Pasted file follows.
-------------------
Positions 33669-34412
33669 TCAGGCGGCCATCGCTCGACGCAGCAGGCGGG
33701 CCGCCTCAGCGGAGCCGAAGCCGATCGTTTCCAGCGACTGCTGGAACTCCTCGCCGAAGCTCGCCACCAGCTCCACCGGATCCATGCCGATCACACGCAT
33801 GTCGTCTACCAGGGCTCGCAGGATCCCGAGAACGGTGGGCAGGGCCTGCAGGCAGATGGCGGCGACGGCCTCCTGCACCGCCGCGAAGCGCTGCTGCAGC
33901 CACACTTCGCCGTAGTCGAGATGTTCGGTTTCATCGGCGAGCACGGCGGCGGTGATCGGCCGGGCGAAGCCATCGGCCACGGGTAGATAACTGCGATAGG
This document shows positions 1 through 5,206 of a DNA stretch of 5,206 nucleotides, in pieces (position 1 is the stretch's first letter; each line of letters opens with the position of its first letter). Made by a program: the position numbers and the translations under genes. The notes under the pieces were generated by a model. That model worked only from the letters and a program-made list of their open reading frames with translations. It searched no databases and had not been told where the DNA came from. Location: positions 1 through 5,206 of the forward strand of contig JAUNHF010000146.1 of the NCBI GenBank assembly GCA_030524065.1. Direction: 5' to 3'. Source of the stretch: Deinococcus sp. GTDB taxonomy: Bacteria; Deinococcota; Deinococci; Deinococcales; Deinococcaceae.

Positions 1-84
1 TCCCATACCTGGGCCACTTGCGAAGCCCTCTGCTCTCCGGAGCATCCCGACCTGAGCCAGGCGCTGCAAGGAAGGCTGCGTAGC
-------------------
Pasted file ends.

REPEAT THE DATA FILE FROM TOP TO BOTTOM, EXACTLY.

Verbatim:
Positions 33669-34412
33669 TCAGGCGGCCATCGCTCGACGCAGCAGGCGGG
33701 CCGCCTCAGCGGAGCCGAAGCCGATCGTTTCCAGCGACTGCTGGAACTCCTCGCCGAAGCTCGCCACCAGCTCCACCGGATCCATGCCGATCACACGCAT
33801 GTCGTCTACCAGGGCTCGCAGGATCCCGAGAACGGTGGGCAGGGCCTGCAGGCAGATGGCGGCGACGGCCTCCTGCACCGCCGCGAAGCGCTGCTGCAGC
33901 CACACTTCGCCGTAGTCGAGATGTTCGGTTTCATCGGCGAGCACGGCGGCGGTGATCGGCCGGGCGAAGCCATCGGCCACGGGTAGATAACTGCGATAGG
This document shows positions 1 through 5,206 of a DNA stretch of 5,206 nucleotides, in pieces (position 1 is the stretch's first letter; each line of letters opens with the position of its first letter). Made by a program: the position numbers and the translations under genes. The notes under the pieces were generated by a model. That model worked only from the letters and a program-made list of their open reading frames with translations. It searched no databases and had not been told where the DNA came from. Location: positions 1 through 5,206 of the forward strand of contig JAUNHF010000146.1 of the NCBI GenBank assembly GCA_030524065.1. Direction: 5' to 3'. Source of the stretch: Deinococcus sp. GTDB taxonomy: Bacteria; Deinococcota; Deinococci; Deinococcales; Deinococcaceae.

Positions 1-84
1 TCCCATACCTGGGCCACTTGCGAAGCCCTCTGCTCTCCGGAGCATCCCGACCTGAGCCAGGCGCTGCAAGGAAGGCTGCGTAGC